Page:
“In the earlier years of the fund, the fund’s exposure to the energy and energy infrastructure sector negatively impacted the fund’s performance,” spokesperson Rachel Wood said in an e-mailed response to questions. “The fund’s current holdings are diversified across real asset sectors (real estate, core infrastructure, basic materials) and the investment team has tried to minimize volatility while simultaneously enhance income opportunities.”

In the Brookfield fund’s most recent annual report, it says it had a lifetime investment loss through the end of 2021 averaging nearly 4 per cent per year, well below the returns of two benchmarks, the BofA Merrill Lynch US High Yield Index (up 5.3 per cent) and the S&P/TSX Composite Index (up 8.1 per cent).

Then, the fund lost 9.2 per cent in the first six months of 2022.

Investors who simply rode the Brookfield train in other ways did far better: From the debut of the Brookfield Select Opportunities Income Fund in May of 2014 through this week, the shares and units of Brookfield Corp. and Brookfield Infrastructure Partners themselves are up more than 200 per cent.

Ms. Wood, the fund spokesperson, said “Given the uniqueness of the portfolio makeup and focus, there is no single index or comparator in the broad market that is appropriate for context.” Comparisons with the two large Brookfield entities are imperfect, she says, because Brookfield Corp. and BIP own, control and operate assets, unlike the fund.

By June 30, the most recent report of fund performance, net assets had fallen to just over $11-million. The 60-cent-per-unit distribution was still in place, costing about $3.6-million per year. The management expense ratio, a measure of the costs of running the fund, topped 3 per cent.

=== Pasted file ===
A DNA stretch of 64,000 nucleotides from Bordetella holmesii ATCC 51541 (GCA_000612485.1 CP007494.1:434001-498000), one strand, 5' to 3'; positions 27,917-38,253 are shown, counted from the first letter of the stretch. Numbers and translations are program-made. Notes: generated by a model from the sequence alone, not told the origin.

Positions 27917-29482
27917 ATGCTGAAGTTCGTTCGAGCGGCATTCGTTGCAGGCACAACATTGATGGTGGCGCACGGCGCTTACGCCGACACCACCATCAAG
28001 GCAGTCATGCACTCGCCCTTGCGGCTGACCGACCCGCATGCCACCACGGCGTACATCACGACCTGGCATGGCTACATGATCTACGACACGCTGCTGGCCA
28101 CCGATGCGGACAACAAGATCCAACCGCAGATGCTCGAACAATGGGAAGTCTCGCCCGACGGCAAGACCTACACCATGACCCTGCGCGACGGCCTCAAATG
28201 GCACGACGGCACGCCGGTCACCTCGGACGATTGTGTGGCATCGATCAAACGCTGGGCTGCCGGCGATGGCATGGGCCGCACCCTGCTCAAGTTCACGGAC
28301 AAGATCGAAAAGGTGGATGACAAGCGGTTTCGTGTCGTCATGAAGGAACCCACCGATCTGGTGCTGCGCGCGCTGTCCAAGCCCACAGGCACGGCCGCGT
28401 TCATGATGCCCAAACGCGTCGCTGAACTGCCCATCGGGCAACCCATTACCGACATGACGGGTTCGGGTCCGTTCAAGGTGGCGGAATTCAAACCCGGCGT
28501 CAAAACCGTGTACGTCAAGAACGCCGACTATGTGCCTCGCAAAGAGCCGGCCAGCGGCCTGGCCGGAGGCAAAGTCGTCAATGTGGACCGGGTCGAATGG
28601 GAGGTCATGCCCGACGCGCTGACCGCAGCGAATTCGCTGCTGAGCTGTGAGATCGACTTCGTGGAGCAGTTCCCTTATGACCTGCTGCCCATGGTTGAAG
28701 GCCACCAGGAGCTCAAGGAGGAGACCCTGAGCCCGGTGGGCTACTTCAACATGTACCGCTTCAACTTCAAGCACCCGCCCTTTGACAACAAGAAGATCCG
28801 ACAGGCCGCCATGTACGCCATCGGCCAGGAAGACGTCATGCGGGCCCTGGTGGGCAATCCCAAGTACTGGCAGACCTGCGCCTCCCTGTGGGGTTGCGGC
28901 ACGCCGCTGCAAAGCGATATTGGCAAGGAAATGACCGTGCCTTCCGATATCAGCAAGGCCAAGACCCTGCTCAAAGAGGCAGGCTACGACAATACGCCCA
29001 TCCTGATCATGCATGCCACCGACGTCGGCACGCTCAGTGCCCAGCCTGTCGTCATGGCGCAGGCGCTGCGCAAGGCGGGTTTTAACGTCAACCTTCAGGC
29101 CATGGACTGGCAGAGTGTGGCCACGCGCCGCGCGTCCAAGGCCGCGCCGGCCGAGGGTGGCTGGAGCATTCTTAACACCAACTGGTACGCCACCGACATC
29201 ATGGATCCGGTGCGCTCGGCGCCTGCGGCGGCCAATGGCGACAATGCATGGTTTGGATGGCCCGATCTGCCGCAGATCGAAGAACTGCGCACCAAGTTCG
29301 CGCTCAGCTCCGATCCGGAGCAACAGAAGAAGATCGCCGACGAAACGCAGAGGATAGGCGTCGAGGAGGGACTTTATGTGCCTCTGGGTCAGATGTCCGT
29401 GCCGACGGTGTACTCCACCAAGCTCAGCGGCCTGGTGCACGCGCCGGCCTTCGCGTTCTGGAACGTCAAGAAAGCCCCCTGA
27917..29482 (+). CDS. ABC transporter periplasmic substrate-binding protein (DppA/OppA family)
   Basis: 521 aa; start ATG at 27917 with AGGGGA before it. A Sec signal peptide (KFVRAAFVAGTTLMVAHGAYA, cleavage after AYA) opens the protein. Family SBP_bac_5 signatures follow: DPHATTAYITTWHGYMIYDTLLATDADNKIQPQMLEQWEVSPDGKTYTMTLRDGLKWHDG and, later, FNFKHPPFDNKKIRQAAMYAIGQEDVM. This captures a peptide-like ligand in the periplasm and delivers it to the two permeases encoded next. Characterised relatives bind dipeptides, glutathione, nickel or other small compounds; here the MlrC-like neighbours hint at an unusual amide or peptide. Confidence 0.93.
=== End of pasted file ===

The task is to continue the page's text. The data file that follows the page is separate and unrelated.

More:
If you can see where this is going, count yourself ahead of certain holders of the fund. For most of December, 2022, the fund traded above $5 per unit, well above the net-asset-value per share of less than $2. A 60-cent annual distribution (an 11-per-cent yield) can support that price.

Then Brookfield Public Securities Group put out a statement Dec. 19 saying that while it would pay its distribution Jan. 6, it was “considering various strategic alternatives for the fund given its small size. This includes, reducing the fund’s quarterly distribution in 2023, a potential reorganization into another fund or liquidation of the fund.” After the record date for the distribution, the fund’s price dropped below $2 per unit, much more in line with the assets in the fund. (Brookfield expects to make an announcement by the end of this quarter.)

One winner, it might be argued, is Brookfield itself, which has collected $6.55-million in management fees since the fund’s inception, despite its putrid performance. Certainly, that amount of money is pocket change for the Brookfield colossus, which counts its profits in the billions. In retrospect, however, it seems like most of the opportunity in the Opportunity fund went to Brookfield, not the poor folks who bought in hoping to benefit from its reputation.